The Aftermath of Misperceptions

May 26, 2014 (old blog)

We know from the literature that parents often misperceive their children’s weight status. Few parents of overweight and obese children actually identify them as such, and this phenomenon tends to be more marked among overweight and obese parents in comparison to healthy weight parents. This misperception is of particular concern because parents are less likely to seek out ways to reduce obesity-related health risks if they do not recognize their child’s unhealthy weight status.

A recent article in The New Yorker* discussed this same phenomenon but with respect to autism spectrum disorder (ASD) and the belief that ASD is caused by vaccinations in infancy, despite that the literature has refuted this relationship. The author noted that while evidence has reduced parents’ misperceptions about the association, for many the intention to vaccinate remains unchanged.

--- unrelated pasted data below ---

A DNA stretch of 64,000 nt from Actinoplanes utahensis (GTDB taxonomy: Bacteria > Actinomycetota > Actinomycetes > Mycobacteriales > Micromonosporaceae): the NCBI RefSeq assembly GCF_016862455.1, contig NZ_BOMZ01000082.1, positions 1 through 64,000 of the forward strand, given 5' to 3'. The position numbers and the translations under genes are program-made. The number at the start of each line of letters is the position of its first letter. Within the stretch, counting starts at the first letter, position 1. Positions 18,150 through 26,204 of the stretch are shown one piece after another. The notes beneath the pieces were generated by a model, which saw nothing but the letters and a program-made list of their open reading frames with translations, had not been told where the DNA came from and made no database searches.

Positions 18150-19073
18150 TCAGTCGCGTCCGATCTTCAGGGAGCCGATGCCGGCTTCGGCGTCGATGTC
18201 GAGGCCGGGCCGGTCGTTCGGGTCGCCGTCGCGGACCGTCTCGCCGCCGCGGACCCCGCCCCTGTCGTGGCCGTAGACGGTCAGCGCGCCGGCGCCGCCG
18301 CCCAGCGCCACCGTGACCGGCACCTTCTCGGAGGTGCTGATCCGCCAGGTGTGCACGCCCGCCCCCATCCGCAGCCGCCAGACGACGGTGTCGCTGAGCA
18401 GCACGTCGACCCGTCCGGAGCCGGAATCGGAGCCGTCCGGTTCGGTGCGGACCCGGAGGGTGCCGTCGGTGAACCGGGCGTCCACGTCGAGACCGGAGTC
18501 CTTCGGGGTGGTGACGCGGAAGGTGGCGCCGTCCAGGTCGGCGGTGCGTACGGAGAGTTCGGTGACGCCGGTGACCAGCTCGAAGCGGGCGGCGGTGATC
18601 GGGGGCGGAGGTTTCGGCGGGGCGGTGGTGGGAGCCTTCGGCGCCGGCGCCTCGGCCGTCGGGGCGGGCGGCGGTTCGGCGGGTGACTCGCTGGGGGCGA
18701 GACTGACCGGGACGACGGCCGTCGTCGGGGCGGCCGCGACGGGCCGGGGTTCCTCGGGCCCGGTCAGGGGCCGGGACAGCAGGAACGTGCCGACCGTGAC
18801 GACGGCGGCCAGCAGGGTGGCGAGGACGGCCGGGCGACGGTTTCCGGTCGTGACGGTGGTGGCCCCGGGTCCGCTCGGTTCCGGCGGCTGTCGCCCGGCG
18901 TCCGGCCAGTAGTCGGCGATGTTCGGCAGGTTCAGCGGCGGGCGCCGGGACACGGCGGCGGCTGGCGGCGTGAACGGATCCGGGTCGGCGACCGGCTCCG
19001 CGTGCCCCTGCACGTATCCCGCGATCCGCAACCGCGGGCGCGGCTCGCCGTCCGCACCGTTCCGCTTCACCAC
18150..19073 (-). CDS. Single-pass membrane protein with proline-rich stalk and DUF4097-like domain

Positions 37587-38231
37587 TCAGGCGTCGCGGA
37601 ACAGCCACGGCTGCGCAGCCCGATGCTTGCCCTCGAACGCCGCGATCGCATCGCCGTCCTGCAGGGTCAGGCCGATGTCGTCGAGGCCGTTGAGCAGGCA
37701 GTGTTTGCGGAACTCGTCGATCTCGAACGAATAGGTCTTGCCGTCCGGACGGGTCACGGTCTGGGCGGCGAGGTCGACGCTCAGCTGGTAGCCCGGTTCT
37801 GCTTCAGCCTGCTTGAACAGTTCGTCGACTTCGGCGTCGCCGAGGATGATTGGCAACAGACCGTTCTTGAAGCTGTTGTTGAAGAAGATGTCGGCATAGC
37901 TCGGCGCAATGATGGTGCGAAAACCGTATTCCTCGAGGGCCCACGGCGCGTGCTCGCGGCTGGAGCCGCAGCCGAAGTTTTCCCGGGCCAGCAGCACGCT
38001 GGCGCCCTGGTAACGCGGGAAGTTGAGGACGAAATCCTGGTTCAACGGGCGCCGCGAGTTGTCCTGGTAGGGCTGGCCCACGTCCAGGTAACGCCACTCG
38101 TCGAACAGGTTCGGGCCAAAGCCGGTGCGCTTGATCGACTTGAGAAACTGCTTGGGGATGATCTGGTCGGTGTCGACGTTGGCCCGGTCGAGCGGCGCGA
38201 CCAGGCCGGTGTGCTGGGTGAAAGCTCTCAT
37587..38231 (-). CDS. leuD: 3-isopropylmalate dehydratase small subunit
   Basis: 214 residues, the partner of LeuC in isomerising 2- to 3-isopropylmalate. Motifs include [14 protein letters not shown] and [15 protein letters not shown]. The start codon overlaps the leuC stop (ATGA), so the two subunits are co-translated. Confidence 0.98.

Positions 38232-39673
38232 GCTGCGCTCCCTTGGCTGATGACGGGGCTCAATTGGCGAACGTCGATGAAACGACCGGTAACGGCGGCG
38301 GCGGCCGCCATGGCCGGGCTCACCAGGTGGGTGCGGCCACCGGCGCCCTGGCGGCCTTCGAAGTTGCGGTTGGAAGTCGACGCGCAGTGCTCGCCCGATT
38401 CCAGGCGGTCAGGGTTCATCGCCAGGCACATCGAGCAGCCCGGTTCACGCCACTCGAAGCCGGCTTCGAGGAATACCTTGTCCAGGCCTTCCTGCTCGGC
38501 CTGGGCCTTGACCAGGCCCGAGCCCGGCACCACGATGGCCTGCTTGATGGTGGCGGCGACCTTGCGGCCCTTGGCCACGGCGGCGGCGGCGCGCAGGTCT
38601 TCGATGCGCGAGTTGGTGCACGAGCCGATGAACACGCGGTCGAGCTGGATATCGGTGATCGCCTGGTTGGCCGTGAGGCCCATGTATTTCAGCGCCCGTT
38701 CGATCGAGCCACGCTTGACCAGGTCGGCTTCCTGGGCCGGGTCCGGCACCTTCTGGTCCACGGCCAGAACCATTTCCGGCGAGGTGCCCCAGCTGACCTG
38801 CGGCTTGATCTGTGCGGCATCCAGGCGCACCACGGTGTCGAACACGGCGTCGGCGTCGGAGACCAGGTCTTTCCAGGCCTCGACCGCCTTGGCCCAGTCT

This made me think about RIPPLE… while we hypothesize RIPPLE will correct some parents’ misperceptions of their child’s weight status, we cannot assume this will affect their intentions to seek out resources or services to improve children’s lifestyle behaviours.

*http://www.newyorker.com/online/blogs/mariakonnikova/2014/05/why-do-people-persist-in-believing-things-that-just-arent-true.html?utm_source=www&utm_medium=tw&utm_campaign=20140519?mbid=social_mobile_email

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